Types of rock climbing grips?

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Rock climbing grips, also known as holds, come in various shapes, sizes, and materials for use on indoor or outdoor climbing walls. They have a hole for securing to the wall and can be made of wood, resin, fiberglass, or real rock. Wooden holds tend to chip, while resin and fiberglass are more durable. Grip shapes include jibs, slopers, jugs, mini-jugs, and pockets, each with unique features and challenges.

Rock climbing grips are more commonly known as holds and come in a wide variety of shapes, sizes and materials for use on an indoor or outdoor artificial climbing wall. Rock climbing grips almost always have a hole in the center of the grip through which a bolt can be placed so that the grip can be secured to the climbing wall. The most common types of rock climbing grips include pitchers, flares, pockets, flakes or bumps, and pinches. Each grip is different in size and shape and can be made from a variety of materials including wood, resin, fiberglass or even real rock.

Early versions of rock climbing grips were made of real stone that was drilled out so they could be attached to the wall. These rock climbing grips provided a great gripping surface, but tended to be heavy and often dulled after repeated or excessive use. Next came wooden grips, which are still sometimes used on climbing walls today, although they tend to chip after repeated use. Wooden holds are easy to manipulate into a variety of shapes and are comfortable in climbers’ hands, but are used less often because they are not exceptionally durable.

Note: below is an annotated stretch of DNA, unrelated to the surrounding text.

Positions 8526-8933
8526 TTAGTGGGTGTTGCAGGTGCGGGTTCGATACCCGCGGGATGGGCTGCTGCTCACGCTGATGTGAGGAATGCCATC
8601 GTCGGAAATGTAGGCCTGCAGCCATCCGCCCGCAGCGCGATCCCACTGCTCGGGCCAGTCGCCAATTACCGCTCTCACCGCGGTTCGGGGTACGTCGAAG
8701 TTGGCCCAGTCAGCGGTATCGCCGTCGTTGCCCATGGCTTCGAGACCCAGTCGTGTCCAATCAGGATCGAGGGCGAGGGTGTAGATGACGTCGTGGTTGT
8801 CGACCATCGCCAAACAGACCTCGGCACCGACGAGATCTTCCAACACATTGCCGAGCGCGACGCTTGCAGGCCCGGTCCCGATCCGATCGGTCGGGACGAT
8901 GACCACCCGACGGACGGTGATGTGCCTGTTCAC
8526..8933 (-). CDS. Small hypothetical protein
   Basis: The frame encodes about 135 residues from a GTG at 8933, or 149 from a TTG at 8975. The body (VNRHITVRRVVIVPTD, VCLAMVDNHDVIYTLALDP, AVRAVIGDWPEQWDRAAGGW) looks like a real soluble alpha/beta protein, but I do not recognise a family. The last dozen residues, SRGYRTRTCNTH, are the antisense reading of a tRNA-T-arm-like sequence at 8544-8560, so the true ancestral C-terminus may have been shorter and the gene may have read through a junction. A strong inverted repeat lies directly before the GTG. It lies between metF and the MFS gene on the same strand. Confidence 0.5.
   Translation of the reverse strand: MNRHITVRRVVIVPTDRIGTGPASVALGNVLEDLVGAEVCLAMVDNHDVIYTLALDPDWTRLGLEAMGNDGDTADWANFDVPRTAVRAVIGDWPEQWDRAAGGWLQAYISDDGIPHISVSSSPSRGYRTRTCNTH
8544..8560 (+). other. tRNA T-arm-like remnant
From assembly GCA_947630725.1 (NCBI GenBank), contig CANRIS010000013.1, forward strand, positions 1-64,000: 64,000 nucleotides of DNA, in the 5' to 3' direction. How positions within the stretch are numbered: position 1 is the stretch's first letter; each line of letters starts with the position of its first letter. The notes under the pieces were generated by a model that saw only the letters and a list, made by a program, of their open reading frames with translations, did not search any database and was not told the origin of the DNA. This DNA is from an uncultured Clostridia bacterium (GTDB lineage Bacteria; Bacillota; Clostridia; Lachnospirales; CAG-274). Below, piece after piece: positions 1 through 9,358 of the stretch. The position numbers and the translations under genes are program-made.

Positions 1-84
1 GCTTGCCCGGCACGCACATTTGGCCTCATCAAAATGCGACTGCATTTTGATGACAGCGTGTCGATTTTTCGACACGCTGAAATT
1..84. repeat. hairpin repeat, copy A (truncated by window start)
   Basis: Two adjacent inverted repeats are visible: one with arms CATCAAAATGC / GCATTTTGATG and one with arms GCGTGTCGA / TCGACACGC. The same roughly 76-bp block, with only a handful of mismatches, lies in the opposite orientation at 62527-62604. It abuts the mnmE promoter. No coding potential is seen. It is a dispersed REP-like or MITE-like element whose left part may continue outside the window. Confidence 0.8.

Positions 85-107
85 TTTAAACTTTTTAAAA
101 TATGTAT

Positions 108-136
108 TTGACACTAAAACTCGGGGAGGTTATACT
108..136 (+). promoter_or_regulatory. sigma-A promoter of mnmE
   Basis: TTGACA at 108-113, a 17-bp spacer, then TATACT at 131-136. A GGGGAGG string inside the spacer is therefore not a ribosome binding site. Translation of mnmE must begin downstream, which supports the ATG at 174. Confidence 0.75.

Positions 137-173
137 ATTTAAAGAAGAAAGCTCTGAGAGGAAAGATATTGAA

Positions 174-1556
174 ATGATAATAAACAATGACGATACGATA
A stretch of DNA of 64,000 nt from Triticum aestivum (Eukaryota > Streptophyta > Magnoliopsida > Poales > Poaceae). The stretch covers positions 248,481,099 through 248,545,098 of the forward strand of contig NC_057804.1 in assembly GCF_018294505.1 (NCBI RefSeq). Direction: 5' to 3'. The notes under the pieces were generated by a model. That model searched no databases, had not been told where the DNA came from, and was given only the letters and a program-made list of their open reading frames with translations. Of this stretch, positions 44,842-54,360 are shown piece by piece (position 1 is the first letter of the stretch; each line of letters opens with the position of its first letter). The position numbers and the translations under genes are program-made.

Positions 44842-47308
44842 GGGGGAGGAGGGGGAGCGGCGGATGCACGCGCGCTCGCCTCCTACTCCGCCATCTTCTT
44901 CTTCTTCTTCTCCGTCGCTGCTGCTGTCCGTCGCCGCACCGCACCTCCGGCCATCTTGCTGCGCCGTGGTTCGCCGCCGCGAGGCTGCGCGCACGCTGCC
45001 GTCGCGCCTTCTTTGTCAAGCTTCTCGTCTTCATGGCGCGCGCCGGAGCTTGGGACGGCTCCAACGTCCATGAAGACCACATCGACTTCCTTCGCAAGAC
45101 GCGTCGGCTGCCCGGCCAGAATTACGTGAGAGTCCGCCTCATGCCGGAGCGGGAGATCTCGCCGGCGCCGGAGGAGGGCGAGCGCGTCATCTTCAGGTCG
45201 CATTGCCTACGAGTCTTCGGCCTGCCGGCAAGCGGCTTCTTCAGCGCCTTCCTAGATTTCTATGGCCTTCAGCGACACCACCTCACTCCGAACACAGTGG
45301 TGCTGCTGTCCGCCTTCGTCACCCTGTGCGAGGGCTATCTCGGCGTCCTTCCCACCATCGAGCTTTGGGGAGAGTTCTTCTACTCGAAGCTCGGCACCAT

Resin and fiberglass are commonly used today, and each material has distinct advantages and disadvantages. Durability is a common struggle among all rock climbing grips and these materials are no exception. However, they tend to last longer than other materials and are easy to mold into distinct shapes. They can chip and are susceptible to breaking when mounted on a wall, as overtightening the bold can lead to excessive pressure on somewhat brittle materials.

The shapes of rock climbing grips vary greatly. The smallest grips are jibs or nubs, which are exceptionally small and usually cannot be bolted to the wall due to their size. Instead, they are usually attached with screws. Slopers are large, globular-shaped grips with no pockets; when a climber grabs this hold, the hand is open, so the strength of the hand is responsible for the hold. Jugs are large grips that have pockets, holes, slots, and other features on which the climber can positively grip. Mini-jugs are essentially the same thing but on a smaller scale. Pockets are smaller than pitchers but also feature holes and positive grips. Usually, however, they allow a climber to grip the hold with only one or two fingers, so these holds require significant hand strength.

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